By Sean Pearson
Session Length: 90 mins
During my days as a trainer, a lot of head coaches were (and still are) obsessed with the give and go, as if it’s the lifeblood of being a good team. While it is definitely a great combination to get behind opposition lines of defense it is not the be all and end all of attacking. Players and coaches alike need to understand it is a tool to use for specific scenarios to progress an attack, not to be used all the time as different scenarios will not allow it.
So to keep coaches happy and work on the give and go I developed a session that constantly worked on using the combination in the correct scenario and only using it when you should. Teaching the players about looking for the right placement of players for it to be successful and then transferring it into game scenarios.
Warm up/Technique: Time: 15 mins
Set up an area 40x30, place 2 cones each 10 yards from the touch line and 3 in the middle like the diagram. Partner your players up with one dribbling the ball and one supporting at an angle. The cones represent defenders.
- Players dribble specifically towards the ‘defender’ so as to draw them towards them or ‘commit’ them in a game. This leaves space behind the defender.
- Their partner is ahead of the defender, at an angle to either side.
- 2 steps before the defender, the player with the ball, passes to their partner at an angle. One step would allow the defender to tackle/block the ball and three would allow more time for the defender to react and drop back to stop the second pass.
- Coach both passes, with the inside of the opposite foot and outside of the near foot.
- The combination is quick, that is why the receiver must play the ball one time, into the space ahead of the initial passer. Depending on body position this pass can be played a number of ways.
- After the first pass the dribbling player runs the opposite way around the defender to the ball. This is to restrict the defender to only being able to see either the ball or attacker.
- This player then receives the ball and continues their momentum forward.
- Remember this combination will not work if there is no space behind the defender.
Conditioned Game Time: 25 mins
Now pick up the middle 3 cones and you have an area with 3 zones. Two 10 yard end zones and a middle 20 yard area. This is to facilitate the amount of give and goes to a higher than normal occurrence during a game to give players repetition at executing the combination. Start with numbers up in all areas and tell the defenders they must press the ball. This is cheating a little but it is there to help your players see the scenario.
- Players stay in their allotted zones but the ball can move zones and players in different zones can combine for a give and go.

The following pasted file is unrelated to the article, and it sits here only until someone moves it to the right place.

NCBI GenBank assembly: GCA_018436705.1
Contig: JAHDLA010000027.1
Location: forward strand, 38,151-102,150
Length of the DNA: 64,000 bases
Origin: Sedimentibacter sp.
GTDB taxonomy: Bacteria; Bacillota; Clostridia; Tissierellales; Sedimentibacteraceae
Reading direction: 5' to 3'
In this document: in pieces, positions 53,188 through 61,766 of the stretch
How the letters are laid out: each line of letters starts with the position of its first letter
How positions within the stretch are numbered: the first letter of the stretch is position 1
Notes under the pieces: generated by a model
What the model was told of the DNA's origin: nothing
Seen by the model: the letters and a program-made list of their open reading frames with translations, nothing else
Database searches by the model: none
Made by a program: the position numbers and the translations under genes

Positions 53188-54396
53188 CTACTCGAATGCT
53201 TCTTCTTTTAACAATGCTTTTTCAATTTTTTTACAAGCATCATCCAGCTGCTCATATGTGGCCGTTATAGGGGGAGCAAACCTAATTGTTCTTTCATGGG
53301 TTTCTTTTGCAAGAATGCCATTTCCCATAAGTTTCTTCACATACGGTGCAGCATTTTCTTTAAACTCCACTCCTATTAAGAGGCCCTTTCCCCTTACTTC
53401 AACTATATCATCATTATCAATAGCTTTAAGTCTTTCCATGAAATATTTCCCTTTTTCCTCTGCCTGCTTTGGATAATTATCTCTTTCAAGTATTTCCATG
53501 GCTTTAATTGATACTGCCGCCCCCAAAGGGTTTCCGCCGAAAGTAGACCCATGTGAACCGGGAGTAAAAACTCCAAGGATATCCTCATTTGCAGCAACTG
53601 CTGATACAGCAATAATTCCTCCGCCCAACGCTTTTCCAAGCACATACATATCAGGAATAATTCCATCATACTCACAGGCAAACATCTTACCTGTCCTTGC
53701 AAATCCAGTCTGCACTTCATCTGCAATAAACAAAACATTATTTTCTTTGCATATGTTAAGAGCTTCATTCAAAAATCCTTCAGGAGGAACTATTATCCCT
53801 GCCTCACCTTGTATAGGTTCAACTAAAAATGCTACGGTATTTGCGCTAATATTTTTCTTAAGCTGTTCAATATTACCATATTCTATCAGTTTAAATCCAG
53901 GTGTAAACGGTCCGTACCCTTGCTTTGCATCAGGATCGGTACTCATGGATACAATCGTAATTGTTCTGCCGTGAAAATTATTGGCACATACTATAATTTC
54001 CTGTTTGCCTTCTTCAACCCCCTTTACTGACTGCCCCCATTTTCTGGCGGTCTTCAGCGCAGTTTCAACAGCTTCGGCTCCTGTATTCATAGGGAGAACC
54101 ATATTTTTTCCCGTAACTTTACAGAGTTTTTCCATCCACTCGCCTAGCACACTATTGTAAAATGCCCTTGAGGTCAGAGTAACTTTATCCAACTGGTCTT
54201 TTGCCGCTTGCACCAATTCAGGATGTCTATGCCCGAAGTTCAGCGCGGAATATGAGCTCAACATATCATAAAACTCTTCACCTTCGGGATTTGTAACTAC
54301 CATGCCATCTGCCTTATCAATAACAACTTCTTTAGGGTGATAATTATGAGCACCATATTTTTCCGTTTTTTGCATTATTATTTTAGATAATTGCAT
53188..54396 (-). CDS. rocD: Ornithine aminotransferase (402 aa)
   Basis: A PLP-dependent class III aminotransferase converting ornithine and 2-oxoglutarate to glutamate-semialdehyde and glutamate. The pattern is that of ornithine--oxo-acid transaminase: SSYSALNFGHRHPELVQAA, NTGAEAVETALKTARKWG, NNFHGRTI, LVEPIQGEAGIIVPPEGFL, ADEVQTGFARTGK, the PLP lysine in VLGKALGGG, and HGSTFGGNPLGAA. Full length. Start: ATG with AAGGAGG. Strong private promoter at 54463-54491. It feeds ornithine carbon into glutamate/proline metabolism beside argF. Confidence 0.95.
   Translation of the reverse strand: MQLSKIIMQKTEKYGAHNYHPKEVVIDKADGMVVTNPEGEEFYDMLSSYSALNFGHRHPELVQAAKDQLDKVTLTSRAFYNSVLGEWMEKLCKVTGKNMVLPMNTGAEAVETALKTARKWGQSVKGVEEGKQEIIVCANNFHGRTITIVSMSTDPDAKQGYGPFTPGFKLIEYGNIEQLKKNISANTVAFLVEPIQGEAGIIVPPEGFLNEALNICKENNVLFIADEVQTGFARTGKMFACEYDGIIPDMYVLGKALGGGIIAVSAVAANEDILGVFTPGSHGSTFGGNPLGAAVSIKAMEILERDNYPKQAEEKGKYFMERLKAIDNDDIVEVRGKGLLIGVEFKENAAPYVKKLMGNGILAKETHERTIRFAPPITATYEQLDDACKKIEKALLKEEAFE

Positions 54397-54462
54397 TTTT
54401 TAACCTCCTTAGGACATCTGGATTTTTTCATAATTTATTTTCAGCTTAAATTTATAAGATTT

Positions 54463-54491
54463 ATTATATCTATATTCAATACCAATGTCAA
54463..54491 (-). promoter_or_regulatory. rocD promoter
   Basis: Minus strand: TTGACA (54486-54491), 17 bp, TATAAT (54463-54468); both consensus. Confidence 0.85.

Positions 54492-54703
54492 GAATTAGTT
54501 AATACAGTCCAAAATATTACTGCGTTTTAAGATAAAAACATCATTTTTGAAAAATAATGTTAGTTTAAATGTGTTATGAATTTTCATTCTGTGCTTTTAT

- To keep the ball moving tell players after a give and go they must pass the ball.
- Players spread out and when they see a 2v1 scenario the player on the ball dribbles towards the pressing defender and the second payer creates and angle of support.
- The forwards momentum from the dribbling player and the opposite momentum from the defender allows for more time and space for success.
- Once players begin to understand the 2v1 scenario needed for success make the teams even.
- Do this by adding neutrals to each zone.
- Now 2v1 scenarios will be harder to come by and your players must see the ‘picture’ before they attempt the combination.
- This is when a give and go should NOT be considered.
- There is a 2nd defender in the space where the 1st attacker would run into.
- Here the 2nd attacker, rather than attempt the combination, decides to pass to an open player instead, thus keeping the ball.
- To further progress this part of the practice have both teams play directionally, you can add goals or have target players to hit, whatever makes you desire.
Phase of Play: Give and Goes to Advance an Attack Time: 30 mins
Now we move on to a more game like scenario and discuss areas on the field where opportunities for give and goes are relevant to an attack. Remember the give and go is a tool to be used to progress up the field to eventually create a scoring opportunity, we do not simply teach our players to perform this combination because ‘it looks good’. Players must also understand where and when to use it.
- First aim to isolate the FB into, initially a 1v1 with the WM, by telling the WM to dribble at the FB to draw them out of position, or ‘commit’ them.
- Tell your ST to be inside the opposite CB, when the WM begins to drive at the FB to come across, in front of the other CB.
- This is so they are not static and easy to mark.
- The WM plays a give and go with the ST around the FB.
- After the ST passes into space, they spin the opposite side of the CB.
- The WM drives towards goal and decides to shoot or pass if players are in a better position to score.
- When the midfield begin to ‘cheat’ and stop the 1v1 down the side it is time to use the middle of the field.
- When a CM receives the ball, again isolate the opposing CM 1v1 and commit them.
- The AM should aim to be diagonally opposite between the lines of the opposition.
- The CM & AM play a give and go around the opposing CM.
- Both AM and ST make runs either side of the CB behind the CM.
- The CM commits the CB and slides a pass to either the AM or ST.
Scrimmage: Time: 20 mins
Remember it is imperative that when scrimmaging, players understand when and where to attempt a give and go and not to force the combination. There should be 2v1 scenario with space to exploit behind the defender. It should also be used as a tool to advance and attack or create an opportunity, not to simply achieve a give and go. The amount of give and go opportunities will naturally decrease but look for players to intelligently determine when the combination is possible.
By Sean Pearson Sean is also the author Coaching Team Shape in the 3-3-1, Coaching Team Shape in the 4-2-3-1 and Coaching Team Shape in the 4-3-3